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(Not) reading Marx

July 13, 2021

How well-read should we expect politicians to be? This is the question posed by Rachel Reeves’ recent boast (33’50" in) that she hasn’t read Marx’s Capital*.
She, of course, is by no means the worst offender. It’s become fashionable on the right to betray a complete ignorance of Marxism – as for example when they decry taking the knee as Marxist: some Tories think it’s impossible to be a decent person without being a Marxist, which is further than I would go. As the great John Spiers tweeted:

The number of people on this platform using the word Marxist without even having a rudimentary understanding of what it means is hilarious. Like teaching a dog to say sausages and claiming the dog knows what it means!

Such ignorance is in one sense inevitable. It is impossible to have read

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Dehistoricizing identity

July 9, 2021

Talking rubbish about the pensions triple lock is a booming industry. Rachel Cunliffe says the likelihood of a big rise in the state pension “is an act of generational apartheid: socialism for the old, austerity for the young.” And Polly Toynbee says “one generation is destined for a mighty windfall from the government while the other gets nothing.”
Such claims are flat wrong. The triple lock, if it persists, actually benefits the young more than the old simply because young people can look forward to decades of rises in the pension and hence to a comfortable old age whereas the old will fall off their perch after only a few increases. The power of compound growth is a wonderful thing. To put this another way, a mean state pension hurts workers today because it means they’ll have to

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Inflation, markets & the right

July 6, 2021

In the debate about whether inflation will rise significantly, there’s one point which seems to me to be under-rated – that it is those who have most confidence in a market economy who should be most relaxed.
What I mean is that, so far, the threat of rising prices in the UK is a localized one, confined to a few pockets. The NIESR estimates that trimmed mean inflation (which excludes 5% of the highest and lowest price changes) is still lower than it was in October 2020 and is much lower than it was in 2017. And labour shortages are so far confined to a few sectors such as fruit-picking, lorry driving, construction and hospitality. Lloyds Bank says that almost a fifth of firms have difficulties hiring the right staff – which mean that four-fifths have not.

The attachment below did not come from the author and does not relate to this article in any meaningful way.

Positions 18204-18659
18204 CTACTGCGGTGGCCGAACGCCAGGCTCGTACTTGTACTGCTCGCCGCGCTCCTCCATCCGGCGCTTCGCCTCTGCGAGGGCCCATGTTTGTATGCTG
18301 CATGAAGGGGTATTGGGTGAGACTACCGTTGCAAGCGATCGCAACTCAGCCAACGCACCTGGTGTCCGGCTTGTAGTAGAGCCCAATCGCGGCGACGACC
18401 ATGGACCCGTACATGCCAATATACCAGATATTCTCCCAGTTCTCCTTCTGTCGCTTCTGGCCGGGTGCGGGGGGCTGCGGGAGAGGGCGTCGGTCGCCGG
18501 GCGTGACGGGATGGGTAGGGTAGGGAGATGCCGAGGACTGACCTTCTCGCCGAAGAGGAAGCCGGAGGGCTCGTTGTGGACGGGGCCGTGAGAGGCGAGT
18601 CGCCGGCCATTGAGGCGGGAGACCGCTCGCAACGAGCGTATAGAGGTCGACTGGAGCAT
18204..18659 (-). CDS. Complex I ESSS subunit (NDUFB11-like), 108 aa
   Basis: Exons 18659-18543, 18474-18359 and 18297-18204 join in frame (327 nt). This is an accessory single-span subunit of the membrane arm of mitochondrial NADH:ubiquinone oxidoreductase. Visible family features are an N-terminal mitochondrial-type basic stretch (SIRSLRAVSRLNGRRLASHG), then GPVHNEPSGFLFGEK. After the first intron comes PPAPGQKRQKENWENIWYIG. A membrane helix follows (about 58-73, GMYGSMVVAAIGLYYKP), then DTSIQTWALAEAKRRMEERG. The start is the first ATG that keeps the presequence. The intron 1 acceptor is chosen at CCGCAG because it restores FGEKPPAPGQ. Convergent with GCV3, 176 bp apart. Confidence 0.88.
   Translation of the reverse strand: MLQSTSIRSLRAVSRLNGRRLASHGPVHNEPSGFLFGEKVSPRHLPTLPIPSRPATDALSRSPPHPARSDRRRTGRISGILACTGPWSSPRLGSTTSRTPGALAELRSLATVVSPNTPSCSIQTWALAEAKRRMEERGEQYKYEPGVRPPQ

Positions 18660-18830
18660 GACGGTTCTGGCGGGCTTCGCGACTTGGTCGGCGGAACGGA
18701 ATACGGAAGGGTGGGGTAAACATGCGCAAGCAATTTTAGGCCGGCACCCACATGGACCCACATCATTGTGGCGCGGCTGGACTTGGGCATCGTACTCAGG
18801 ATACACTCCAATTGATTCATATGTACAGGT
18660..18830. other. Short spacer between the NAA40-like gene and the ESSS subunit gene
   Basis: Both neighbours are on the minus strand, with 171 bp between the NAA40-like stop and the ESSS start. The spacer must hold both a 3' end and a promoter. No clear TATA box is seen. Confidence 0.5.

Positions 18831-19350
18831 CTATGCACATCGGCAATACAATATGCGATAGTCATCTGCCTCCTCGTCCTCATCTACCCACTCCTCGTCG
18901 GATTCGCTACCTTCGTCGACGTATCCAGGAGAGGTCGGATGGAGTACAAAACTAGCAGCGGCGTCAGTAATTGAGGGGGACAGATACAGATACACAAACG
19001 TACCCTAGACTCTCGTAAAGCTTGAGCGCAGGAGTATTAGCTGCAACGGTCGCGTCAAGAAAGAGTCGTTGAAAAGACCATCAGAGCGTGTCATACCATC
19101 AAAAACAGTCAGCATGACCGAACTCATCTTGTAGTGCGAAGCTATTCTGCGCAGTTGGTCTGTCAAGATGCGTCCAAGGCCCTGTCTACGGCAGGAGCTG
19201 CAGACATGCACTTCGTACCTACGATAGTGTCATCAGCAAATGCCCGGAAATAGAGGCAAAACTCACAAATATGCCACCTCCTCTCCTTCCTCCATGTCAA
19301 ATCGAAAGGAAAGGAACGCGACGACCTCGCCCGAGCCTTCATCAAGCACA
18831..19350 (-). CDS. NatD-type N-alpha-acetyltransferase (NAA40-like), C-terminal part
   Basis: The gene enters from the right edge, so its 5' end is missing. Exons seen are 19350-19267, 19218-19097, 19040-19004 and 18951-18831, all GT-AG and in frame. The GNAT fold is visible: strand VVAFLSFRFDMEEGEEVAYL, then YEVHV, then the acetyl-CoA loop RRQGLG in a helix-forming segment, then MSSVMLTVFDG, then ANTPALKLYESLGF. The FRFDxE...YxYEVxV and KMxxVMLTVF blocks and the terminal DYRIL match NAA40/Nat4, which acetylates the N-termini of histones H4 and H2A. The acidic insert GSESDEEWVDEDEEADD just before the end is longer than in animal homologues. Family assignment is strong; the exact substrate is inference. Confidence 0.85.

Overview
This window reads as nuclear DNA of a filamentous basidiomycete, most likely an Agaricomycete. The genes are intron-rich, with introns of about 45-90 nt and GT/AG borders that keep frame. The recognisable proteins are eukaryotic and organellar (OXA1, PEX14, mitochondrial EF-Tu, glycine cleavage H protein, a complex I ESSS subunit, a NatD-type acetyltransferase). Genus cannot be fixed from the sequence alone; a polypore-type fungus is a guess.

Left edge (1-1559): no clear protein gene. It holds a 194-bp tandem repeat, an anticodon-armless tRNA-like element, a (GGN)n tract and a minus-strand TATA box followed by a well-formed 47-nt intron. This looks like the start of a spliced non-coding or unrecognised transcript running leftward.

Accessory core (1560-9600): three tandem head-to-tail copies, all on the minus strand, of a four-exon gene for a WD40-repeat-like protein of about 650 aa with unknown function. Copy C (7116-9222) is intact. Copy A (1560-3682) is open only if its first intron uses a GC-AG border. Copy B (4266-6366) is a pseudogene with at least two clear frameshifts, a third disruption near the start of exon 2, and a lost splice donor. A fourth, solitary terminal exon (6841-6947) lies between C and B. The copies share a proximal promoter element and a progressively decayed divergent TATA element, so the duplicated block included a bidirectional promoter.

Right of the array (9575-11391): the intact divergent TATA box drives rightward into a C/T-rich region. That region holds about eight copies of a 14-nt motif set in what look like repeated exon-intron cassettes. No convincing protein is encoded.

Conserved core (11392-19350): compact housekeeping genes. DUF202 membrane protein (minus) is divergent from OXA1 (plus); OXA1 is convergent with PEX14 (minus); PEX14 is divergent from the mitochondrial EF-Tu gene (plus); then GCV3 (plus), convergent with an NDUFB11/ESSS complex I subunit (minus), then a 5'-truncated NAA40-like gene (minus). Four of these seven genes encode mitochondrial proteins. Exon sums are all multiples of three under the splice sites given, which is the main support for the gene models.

Yes, annual wage inflation is

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Symptoms of stagnation

June 27, 2021

This morning, I got a call about my recent road accident, which of course I never had. Which highlights an important fact – that capitalist stagnation is not merely about arid aggregate data on flatlining productivity, real wages and business investment but about everyday life.
If the cold calls aren’t about non-existent accidents, they’re about my computer viruses, unpaid tax, my pension, or the impending disconnection of my broadband. Fraud and mis-selling are on the rise.
Why? Because in a world of secular stagnation there are fewer legitimate business opportunities – which diverts some entrepreneurs towards crime. Of course, some people are wrong’uns who’ll be fraudsters anyway, and some are moral paragons who never will be. At the margin, however, costs and benefits determine

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The right’s intellectual decline

June 23, 2021

It is sometimes through small windows that we can see a big picture. So it is with the Times’ recent attempt to compare how other songwriters match up to Bob Dylan as a poet.
The thing here is that if I were looking for rivals to Dylan on this point, I’d not look to David Bowie or Joni Mitchell, much as I love them, but to Dar Williams, Jolie Holland, John Prine, Josh Ritter or the incomparable Townes Van Zandt.
That the Times didn’t do so, preferring more famous names, is an insight into a bigger feature of the latter-day right – that it has a very narrow cultural and intellectual palette.
I don’t mean by this that they are uncultured and ill-read: many are far from it – although Nigel Farage has boasted of not listening to music or reading books. Culture, however, is not merely a